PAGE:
The conversation about Ferguson, Mike Brown’s death, and what justice looks like in our communities isn’t over. Here are more ways to get involved:

List of nationwide Ferguson solidarity events

Information and resources about protests and safe spaces/sanctuaries

Contribute to the National Lawyers Guild Fund for Ferguson legal support

Contribute to the fund for Missourians Organizing for Reform and Empowerment Legal Support Team

Read an open letter from Ferguson protesters

Rachel is Autostraddle's Managing Editor and the editor who presides over news & politics coverage. Originally from Boston, MA, Rachel now lives in the Midwest. Topics dear to her heart include bisexuality, The X-Files and tacos. Her favorite Ciara video is probably "Ride," but if you're only going to watch one, she recommends "Like A Boy." You can follow her on twitter and instagram.

Rachel has written 1086 articles for us.

53 Comments

      • I totally understand that the family was informed first and of course their testimony is reliable (I wasn’t questioning any of that). I guess my big issue is that McCulloch released a lot of evidence and testimony from witnesses that are just as reliable so why not wait an hour to get additional information? Shouldn’t the members of this community be privy to all information not just information that fits a particular narrative? I am in no way trying to be disrespectful to you I just believe that if you are going to write about an issue it would be nice to provide both sides so people can truly be informed.

        • It’s not our responsibility to comment on all court proceedings or all evidence – our responsibility is to report the news, which is done here. We have published a wealth of other information on Mike Brown and Ferguson, all of which is still available. There are also myriad other news sources which are picking apart McCulloch’s statement, if that’s what you’re interested in – feel free to consult them.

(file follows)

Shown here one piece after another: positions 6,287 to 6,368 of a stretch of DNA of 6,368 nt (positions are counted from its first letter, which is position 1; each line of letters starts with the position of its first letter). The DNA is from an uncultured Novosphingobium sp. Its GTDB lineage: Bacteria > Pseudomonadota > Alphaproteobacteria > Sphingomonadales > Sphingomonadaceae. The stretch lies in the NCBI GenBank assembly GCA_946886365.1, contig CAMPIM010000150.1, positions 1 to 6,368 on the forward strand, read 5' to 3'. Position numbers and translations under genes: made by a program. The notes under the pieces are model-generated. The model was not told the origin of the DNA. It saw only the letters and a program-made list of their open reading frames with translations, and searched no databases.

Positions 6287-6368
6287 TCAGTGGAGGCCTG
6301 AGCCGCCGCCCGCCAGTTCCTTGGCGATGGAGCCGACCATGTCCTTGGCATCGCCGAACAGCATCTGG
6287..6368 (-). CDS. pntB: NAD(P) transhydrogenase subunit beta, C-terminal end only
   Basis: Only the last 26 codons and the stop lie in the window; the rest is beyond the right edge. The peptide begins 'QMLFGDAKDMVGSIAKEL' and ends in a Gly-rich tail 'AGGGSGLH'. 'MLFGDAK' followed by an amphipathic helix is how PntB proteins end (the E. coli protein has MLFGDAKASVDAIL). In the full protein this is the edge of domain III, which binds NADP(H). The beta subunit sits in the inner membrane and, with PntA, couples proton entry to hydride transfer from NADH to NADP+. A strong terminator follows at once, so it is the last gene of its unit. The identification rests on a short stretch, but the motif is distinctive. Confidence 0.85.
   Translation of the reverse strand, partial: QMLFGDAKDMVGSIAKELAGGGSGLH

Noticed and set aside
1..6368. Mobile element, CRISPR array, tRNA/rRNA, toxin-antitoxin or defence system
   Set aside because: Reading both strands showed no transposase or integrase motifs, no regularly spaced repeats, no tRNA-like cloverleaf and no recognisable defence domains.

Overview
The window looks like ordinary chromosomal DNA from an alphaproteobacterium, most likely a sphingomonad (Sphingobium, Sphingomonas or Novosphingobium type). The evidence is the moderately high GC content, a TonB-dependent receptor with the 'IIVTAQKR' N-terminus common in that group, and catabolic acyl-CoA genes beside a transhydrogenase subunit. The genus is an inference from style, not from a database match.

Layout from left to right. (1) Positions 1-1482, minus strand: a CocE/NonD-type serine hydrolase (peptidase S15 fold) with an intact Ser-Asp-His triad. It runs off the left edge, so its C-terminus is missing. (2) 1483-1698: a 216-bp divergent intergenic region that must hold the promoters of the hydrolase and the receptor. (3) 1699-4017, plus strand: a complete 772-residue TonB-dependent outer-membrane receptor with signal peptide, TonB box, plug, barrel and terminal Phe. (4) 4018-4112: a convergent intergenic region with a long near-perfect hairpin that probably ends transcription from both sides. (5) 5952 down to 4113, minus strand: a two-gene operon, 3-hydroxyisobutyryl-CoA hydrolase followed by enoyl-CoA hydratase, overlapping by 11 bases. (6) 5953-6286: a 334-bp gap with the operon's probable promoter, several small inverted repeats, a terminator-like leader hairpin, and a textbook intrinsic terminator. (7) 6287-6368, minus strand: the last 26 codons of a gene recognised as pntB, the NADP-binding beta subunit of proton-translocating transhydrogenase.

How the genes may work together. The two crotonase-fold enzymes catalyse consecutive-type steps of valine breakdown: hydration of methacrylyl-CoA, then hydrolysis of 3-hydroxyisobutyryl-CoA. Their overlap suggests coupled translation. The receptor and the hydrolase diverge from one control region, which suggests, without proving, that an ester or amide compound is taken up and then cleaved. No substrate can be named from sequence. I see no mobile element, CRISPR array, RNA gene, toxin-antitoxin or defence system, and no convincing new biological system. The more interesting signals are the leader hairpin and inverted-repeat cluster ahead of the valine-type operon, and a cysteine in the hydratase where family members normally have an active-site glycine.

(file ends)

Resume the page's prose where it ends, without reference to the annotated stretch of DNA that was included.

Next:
• How is the evidence in a court proceeding not worth more than an unlabeled hyper-link in your news report? If we really want to understand why things like this happen I think it’s worth more than the typical racist cop gloss over. When I come here I want nuance. I want to feel like all the facts matter, even if on the surface they don’t support the narrative of our gut feelings. And I want people not to assume that means I’m white and a police apologist.

          • Frequently, I feel like requests for “all the evidence,” “nuance,” and “both sides” are actually requests to give white voices more weight/stop centering Black pain.

            This is one of those times.

          • While it is certainly not your responsibility to report on all court proceedings I do believe you have a responsibility to report accurate information on those proceedings you do report on. You commented on one of my posts below and I am going to respond here as I feel it would be rude to debate with you on another persons post. You are 100% correct that coming to this site (any site actually) and trying to convince people that there is no injustice in the criminal justice system isn’t a worthwhile endeavor. I’d go even further that such a claim would be absolutely ridiculous. I have seen cases of gross misconduct in the criminal justice system and it is appalling. It’s one of the reasons I got into my line of work. I decided the best way for me to change things would be to become a part of the system and change things from within. And I didn’t comment to get people to agree with me. I honestly don’t care if people agree with me as you are all entitled to your opinion and just because you disagree with me it doesn’t mean I think you’re wrong for feeling the way you do.

            To Laura, no one is trying to silence anyone. There is no question that there is a racial disparity in this country and it should be talked about. It’s an issue that people should be talking about every day. However, it should be done in an open way where all sides of the issue are presented. We can’t learn or fix a problem if we are unwilling to look at all aspects/views of the issue.

  1. Nobody should be surprised by this. Police officers in America are able to do a whole lot that an ordinary citizen can’t do without consequence. I’m hoping that the social pressure of the last few months doesn’t die down, and that the citizens of this country continue to demand accountability from it’s public servants. Vest cameras and cell phones recordings are a great start, but there needs to be very real consequences when it is determined that a police officer is at fault.